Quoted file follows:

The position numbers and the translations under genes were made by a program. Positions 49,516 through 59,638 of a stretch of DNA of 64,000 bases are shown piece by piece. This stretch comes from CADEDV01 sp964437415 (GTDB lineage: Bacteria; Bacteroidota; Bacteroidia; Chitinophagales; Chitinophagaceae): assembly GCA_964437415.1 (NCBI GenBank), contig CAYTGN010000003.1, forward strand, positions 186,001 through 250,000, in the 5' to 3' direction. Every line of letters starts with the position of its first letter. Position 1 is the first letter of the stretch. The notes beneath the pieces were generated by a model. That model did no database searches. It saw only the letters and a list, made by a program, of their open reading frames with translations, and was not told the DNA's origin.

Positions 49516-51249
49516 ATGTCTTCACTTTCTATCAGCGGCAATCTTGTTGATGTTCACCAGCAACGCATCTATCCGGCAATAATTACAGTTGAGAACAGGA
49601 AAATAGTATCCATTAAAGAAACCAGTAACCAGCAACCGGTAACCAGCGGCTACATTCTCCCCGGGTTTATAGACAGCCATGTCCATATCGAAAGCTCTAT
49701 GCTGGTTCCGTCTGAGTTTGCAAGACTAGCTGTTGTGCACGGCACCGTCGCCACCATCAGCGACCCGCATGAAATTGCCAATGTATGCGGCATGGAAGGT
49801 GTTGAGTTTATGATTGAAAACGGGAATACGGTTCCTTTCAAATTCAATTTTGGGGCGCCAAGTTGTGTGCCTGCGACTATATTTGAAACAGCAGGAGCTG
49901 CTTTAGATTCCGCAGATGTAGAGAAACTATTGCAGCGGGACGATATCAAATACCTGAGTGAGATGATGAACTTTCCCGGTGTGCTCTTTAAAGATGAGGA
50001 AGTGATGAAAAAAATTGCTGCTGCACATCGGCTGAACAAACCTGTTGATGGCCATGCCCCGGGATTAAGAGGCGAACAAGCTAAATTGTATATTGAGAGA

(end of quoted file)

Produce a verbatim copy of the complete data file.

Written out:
The position numbers and the translations under genes were made by a program. Positions 49,516 through 59,638 of a stretch of DNA of 64,000 bases are shown piece by piece. This stretch comes from CADEDV01 sp964437415 (GTDB lineage: Bacteria; Bacteroidota; Bacteroidia; Chitinophagales; Chitinophagaceae): assembly GCA_964437415.1 (NCBI GenBank), contig CAYTGN010000003.1, forward strand, positions 186,001 through 250,000, in the 5' to 3' direction. Every line of letters starts with the position of its first letter. Position 1 is the first letter of the stretch. The notes beneath the pieces were generated by a model. That model did no database searches. It saw only the letters and a list, made by a program, of their open reading frames with translations, and was not told the DNA's origin.

Positions 49516-51249
49516 ATGTCTTCACTTTCTATCAGCGGCAATCTTGTTGATGTTCACCAGCAACGCATCTATCCGGCAATAATTACAGTTGAGAACAGGA
49601 AAATAGTATCCATTAAAGAAACCAGTAACCAGCAACCGGTAACCAGCGGCTACATTCTCCCCGGGTTTATAGACAGCCATGTCCATATCGAAAGCTCTAT
49701 GCTGGTTCCGTCTGAGTTTGCAAGACTAGCTGTTGTGCACGGCACCGTCGCCACCATCAGCGACCCGCATGAAATTGCCAATGTATGCGGCATGGAAGGT
49801 GTTGAGTTTATGATTGAAAACGGGAATACGGTTCCTTTCAAATTCAATTTTGGGGCGCCAAGTTGTGTGCCTGCGACTATATTTGAAACAGCAGGAGCTG
49901 CTTTAGATTCCGCAGATGTAGAGAAACTATTGCAGCGGGACGATATCAAATACCTGAGTGAGATGATGAACTTTCCCGGTGTGCTCTTTAAAGATGAGGA
50001 AGTGATGAAAAAAATTGCTGCTGCACATCGGCTGAACAAACCTGTTGATGGCCATGCCCCGGGATTAAGAGGCGAACAAGCTAAATTGTATATTGAGAGA